TINC's Blog – October 2013 Archive (130)

Scientists untangle nanotubes to release their potential in the electronics industry

Researchers have demonstrated how to produce electronic inks for the development of new applications using the ‘wonder material’, carbon nanotubes. Carbon nanotubes are lightweight, strong and conduct electricity, which make them ideal components in new electronics devices, such as tablet computers and touchscreen phones, but cannot be used without being separated out from their natural tangled state. In the video above, Dr Stephen Hodge and Professor Milo Shaffer, both from Imperial’s…


Added by TINC on October 24, 2013 at 10:05pm — No Comments

New device stores electricity on silicon chips

Solar cells that produce electricity 24/7, not just when the sun is shining. Mobile phones with built-in power cells that recharge in seconds and work for weeks between charges. Silicon chip with porous surface next to the special furnace where it was coated with graphene to create a supercapacitor electrode. Credit: Joe Howell / Vanderbilt) These are just two of the possibilities raised by a novel supercapacitor design invented by material scientists at Vanderbilt University that is…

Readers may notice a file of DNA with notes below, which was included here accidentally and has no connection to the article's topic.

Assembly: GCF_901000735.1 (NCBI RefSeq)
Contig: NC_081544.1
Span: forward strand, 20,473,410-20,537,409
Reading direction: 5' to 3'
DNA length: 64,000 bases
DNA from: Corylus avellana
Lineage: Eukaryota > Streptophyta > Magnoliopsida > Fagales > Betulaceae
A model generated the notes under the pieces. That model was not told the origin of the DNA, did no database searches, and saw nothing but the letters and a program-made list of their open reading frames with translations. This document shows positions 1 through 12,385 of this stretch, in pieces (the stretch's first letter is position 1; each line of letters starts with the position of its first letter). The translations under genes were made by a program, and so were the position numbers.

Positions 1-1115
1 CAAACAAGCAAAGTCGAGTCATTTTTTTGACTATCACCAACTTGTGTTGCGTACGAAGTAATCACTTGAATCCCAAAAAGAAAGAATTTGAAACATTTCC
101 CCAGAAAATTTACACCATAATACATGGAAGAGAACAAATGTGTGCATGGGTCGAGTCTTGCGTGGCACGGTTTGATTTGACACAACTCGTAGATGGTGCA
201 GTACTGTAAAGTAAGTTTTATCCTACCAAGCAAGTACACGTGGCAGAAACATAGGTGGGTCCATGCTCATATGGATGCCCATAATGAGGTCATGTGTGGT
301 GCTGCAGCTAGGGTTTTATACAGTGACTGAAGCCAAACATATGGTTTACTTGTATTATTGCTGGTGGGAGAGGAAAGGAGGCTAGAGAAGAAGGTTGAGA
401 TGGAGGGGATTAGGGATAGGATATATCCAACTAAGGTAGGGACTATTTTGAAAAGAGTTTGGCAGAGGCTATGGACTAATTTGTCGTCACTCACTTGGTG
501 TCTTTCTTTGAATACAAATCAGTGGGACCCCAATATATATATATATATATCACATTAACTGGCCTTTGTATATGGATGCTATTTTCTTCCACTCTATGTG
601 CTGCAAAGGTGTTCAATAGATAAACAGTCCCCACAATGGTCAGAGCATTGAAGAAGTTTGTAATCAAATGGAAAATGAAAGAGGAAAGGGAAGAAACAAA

Added by TINC on October 24, 2013 at 10:03pm — No Comments

Researchers advance scheme to design seamless integrated circuits etched on graphene

Researchers in electrical and computer engineering at University of California, Santa Barbara have introduced and modeled an integrated circuit design scheme in which transistors and interconnects are monolithically patterned seamlessly on a sheet of graphene, a 2-dimensional plane of carbon atoms. The demonstration offers possibilities for ultra energy-efficient, flexible, and transparent electronics. The top schematic is a monolayer graphene sheet. The center schematic displays etched…


Added by TINC on October 24, 2013 at 10:02pm — No Comments

Nanopore opens new cellular doorway for drug transport

A living cell is built with barriers to keep things out – and researchers are constantly trying to find ways to smuggle molecules in.‬ ‪Professor Giovanni Maglia (Biochemistry, Molecular and Structural Biology, KU Leuven) and his team have engineered a biological nanopore that acts as a selective revolving door through a cell’s lipid membrane. The nanopore could potentially be used in gene therapy and targeted drug delivery.‬‬‬‬‬‬‬ All living cells are enclosed by a lipid membrane that…